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"the london evening times" Discussed on Lore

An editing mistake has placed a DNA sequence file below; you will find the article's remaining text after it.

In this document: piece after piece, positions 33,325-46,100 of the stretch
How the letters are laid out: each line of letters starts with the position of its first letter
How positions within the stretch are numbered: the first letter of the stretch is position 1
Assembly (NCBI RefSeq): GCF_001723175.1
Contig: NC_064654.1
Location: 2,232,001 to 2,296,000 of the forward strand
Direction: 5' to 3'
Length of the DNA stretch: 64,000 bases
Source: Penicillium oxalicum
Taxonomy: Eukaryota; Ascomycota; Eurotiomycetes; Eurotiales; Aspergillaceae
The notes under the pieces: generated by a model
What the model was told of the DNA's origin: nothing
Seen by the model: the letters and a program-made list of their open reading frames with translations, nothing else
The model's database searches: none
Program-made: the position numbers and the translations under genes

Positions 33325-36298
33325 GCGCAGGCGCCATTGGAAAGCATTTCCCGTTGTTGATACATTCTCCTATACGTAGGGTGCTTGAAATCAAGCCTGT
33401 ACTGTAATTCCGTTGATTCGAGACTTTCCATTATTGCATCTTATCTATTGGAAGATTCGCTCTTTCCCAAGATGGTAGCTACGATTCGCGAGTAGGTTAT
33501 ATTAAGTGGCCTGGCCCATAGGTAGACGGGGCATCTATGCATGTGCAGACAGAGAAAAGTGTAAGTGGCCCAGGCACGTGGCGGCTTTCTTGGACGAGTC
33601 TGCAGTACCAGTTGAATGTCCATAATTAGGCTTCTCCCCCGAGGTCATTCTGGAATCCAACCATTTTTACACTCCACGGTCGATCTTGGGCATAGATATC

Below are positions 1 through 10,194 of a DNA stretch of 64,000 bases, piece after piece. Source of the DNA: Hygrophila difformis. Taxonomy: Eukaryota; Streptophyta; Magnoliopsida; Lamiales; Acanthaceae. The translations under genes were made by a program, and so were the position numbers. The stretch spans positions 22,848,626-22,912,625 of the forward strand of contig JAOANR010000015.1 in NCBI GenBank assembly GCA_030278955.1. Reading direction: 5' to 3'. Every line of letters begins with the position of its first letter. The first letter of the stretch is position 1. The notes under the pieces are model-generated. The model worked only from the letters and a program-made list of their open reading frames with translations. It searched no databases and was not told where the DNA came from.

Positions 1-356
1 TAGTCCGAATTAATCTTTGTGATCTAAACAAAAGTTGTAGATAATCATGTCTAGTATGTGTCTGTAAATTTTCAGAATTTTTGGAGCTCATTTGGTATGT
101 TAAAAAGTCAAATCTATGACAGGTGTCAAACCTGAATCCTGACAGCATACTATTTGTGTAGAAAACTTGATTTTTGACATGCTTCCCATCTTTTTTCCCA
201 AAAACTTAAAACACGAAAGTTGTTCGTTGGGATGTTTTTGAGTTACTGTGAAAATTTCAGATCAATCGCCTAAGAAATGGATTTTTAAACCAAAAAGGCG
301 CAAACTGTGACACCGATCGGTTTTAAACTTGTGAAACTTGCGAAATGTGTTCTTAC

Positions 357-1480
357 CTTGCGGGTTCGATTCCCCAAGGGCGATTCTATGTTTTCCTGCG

"It had been a full century. Since the boots of their soldiers had tread on european soil. In the early days of the first world war britain had stayed outside the fray watching from the sidelines and planning for an unpredictable future. But of course that's the way of war. Isn't it coping with things. We cannot control with human lives hanging in the balance and august of nineteen fourteen. All of that changed one hundred. Thousand troops from the british expeditionary force landed in france to help hold back the oncoming wave of german invasion. If you read about them you'll hear them described as professional soldiers and some people assume that means battle-hardened then experienced but it just means that they weren't enlisted men called up weeks before most of them had never seen combat in their lives however green they might have been. They were still a welcome sight. They were cheered by fishermen when they landed and praised as they pass through the countryside on their way to the front their help was badly needed and so were their guns. Their destination was an old mining town called months which sat alongside a canal. From what i can tell. Monse was chosen because the canal had to make a few sharp bends around the town creating a little peninsula that gave the french and british strong tactical view of the oncoming germans but the british failed to use that position to their advantage. They made a few mistakes in setting up. I even though a number of bridges connected monster. The german side of a canal. No-one destroyed them and second. That wide view of the other side turned out to have a number of blind spots where hills of mining debris blocked their view and lastly yes that peninsula of land offered them a great position but if the germans managed to sneak around behind them they'd be trapped. Details of the battle itself depends solely on the soldiers who survived when the germans finally showed up said that they marched toward the canal in parade formation like one massive sea of bodies the british had set up heavy machine guns and made quick work of that initial wave mowing them down like a field at harvest time after that though things became much less controllable up and down the canal that stretched out from their flanks. The french troops collapsed quickly and began to retreat deeper into the countryside behind months the british held on his best. They could though but that's when their failure to destroy. The bridges came back to haunt them as the germans advanced. They took bridge after bridge surging into months. The battle was over and the british made a hasty retreat following after their french allies. That's the battle of mons as we know. But there's more because as those soldiers began to return to the safety of french territory. Stories began to leak out. Not just one or two mind you but a whole chorus of whispers all describing the same thing. It seems that the reason the british were able to hold on for so long was that they had been protected by an angel. Most of the stories contained the same details to all throughout the afternoon and evening of the battle of figure could be seen amongst the british troops. It was described as glowing brightly with a golden light and seated upon a white horse. One later description by a soldier who is there says it best. We all saw i. There was a sort of yellow missed sort of rising before the germans as they come to the top of the hill. The next minute comes this funny cloud of light and when it clears off. There's a tall man with yellow hair and golden armor on a white horse holding his sword up and his mouth open as if he were saying. Come on boys. I'll put the kibosh on the devils. How figure was interpreted varied from soldier to soldier. Some assumed it was angel while others were convinced it was saint george. The french soldiers who witnessed it believe the ghostly figure was none other than joan of arc. But what was agreed. Upon was that something was seen and its presence gave them hope and this is what we talked about a little while ago in war with so much fear and anxiety wayne down upon them. It has always been easy for soldiers to grasp for anything that might give them. Hope rabbit's foot a stylized doll or an odd shape in the clouds. I've even read stories of soldiers hiding little scraps of paper in their uniforms papers. That contain significant quotes holy scripture or notes from loved ones but most of the time folklore turns out to be a lot like the wizard of oz. You can see him standing there. But he's really just an illusion controlled by someone else behind the curtain and when it comes to the story of the angel of monse that analogy holds true because it seems something else was going on behind the scenes it turns out that almost all of the reports of ghostly golden figure seemed to arrive in the summer of nineteen fifteen nearly a year after the battle itself now granted the war was still going on and a lot of those soldiers were too busy fighting elsewhere to tell their stories right away but it creates an interesting time line interesting because of what had happened back in england months earlier in september of nineteen fourteen. The london evening times published a short story by a man named arthur machen. He was a well known author whose book the great god pan has been cited as deeply influential to writers like brom stoker and hp lovecraft as well as modern storytellers. Like guillermo del toro and stephen king but this new short story called the bowman at an altogether different sort of influence in it's a group of english soldiers are taking intense artillery fire from german troops and just at the moment when they believe all hope is lost. An electric shock seemed to flow through the english troops. At that moment they looked up to see a line of ghostly figures on their side each with shimmering bow in hand at once. The boman released their arrows into the germans. Helping the english win the day. That story was published just when news reports of the battle of months were sweeping into england. And because so much of machen story sounded similar to the real life events to seem to have become confused in the minds of the general public and well. I think we can see the results. A century later. Historians and experts in folklore moore. What happened to create the legend of the angel of months. But it's clear that machen story and the news reports eventually blended. It was a tale that the english wanted to believe was true and much like a fake. Social media post rides to viral status on the wave of gullibility. Most people swallowed it as fact true or not. The results of the stories impact are clearly documented. It went on to become a major piece of british propaganda during the first world war and assign to the english at least that their cause was the just one at unified people whether they were on the battlefield or not and it gave them.